Like many families, Indiana schools have to budget their expenses.
Instead of setting aside money for groceries, they budget for student lunches. In place of a mortgage, schools have to pay to upkeep their facilities.
But a school district rarely has a stable income. It depends on a lot of changing factors – like the number of students enrolled each year, whether voters approve a referendum agreeing to pay extra taxes, or how the state legislature decides to calculate state funding.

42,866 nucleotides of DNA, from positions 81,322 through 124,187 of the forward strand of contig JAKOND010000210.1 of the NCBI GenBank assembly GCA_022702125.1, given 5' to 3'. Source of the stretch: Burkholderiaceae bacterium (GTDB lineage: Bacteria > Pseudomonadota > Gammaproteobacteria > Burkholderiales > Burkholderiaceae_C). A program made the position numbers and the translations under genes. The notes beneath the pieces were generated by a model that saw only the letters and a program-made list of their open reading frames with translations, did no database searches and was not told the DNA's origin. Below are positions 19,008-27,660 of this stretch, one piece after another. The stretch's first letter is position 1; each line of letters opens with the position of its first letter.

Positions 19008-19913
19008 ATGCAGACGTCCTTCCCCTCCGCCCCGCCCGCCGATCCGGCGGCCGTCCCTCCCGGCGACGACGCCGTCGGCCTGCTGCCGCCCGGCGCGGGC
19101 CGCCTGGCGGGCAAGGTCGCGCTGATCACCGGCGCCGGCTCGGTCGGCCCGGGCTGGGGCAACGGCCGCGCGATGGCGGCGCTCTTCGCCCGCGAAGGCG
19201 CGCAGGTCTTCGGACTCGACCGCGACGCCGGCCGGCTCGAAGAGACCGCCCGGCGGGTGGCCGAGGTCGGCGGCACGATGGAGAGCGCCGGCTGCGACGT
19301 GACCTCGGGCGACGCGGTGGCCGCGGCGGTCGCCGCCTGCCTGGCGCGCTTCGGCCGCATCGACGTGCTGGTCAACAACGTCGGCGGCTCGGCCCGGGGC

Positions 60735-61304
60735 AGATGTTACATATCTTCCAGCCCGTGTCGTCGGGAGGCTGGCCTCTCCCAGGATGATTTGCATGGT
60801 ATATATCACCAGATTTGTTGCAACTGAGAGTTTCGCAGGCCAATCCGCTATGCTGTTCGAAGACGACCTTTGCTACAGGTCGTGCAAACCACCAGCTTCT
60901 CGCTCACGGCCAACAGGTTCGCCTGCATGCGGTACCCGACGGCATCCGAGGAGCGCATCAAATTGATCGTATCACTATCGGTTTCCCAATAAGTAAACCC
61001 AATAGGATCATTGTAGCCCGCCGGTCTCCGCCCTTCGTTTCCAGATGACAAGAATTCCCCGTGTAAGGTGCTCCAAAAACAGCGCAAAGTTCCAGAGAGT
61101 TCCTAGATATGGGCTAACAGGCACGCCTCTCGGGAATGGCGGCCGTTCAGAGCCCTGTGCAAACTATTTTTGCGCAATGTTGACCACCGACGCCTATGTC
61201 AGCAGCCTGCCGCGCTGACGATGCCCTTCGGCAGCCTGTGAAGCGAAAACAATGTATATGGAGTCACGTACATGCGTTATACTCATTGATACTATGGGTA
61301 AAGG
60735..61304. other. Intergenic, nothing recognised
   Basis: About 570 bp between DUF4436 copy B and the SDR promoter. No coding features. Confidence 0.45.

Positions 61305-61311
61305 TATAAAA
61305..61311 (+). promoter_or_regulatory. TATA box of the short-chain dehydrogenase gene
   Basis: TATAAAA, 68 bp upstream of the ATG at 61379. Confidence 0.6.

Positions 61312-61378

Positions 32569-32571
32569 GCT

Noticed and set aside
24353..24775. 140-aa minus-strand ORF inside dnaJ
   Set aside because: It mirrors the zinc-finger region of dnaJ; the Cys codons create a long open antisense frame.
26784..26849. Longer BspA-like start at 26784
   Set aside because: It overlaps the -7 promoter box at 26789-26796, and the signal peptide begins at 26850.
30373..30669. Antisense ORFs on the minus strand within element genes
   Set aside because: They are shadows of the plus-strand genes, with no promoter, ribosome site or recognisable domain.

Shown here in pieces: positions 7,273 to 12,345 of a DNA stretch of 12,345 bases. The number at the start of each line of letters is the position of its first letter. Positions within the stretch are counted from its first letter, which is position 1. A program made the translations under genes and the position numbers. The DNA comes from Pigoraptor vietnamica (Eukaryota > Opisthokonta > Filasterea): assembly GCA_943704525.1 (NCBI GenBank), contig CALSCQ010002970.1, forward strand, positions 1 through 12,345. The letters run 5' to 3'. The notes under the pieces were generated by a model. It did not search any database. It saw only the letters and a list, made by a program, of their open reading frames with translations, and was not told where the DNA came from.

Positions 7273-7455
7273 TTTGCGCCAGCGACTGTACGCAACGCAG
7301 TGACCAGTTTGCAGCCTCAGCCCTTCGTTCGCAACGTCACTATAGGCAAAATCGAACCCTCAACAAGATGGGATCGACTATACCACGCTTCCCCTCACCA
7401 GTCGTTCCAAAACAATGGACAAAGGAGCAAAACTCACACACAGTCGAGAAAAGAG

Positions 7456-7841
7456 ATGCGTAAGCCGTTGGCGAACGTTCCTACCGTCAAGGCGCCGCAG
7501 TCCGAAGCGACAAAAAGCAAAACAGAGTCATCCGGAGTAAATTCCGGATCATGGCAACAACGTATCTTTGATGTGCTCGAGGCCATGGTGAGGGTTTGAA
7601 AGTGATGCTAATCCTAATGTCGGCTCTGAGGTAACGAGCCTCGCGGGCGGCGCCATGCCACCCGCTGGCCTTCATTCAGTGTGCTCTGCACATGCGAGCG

StateImpact Indiana’s Rachel Morello reports on the challenges that creates for schools already dealing with tight budgets.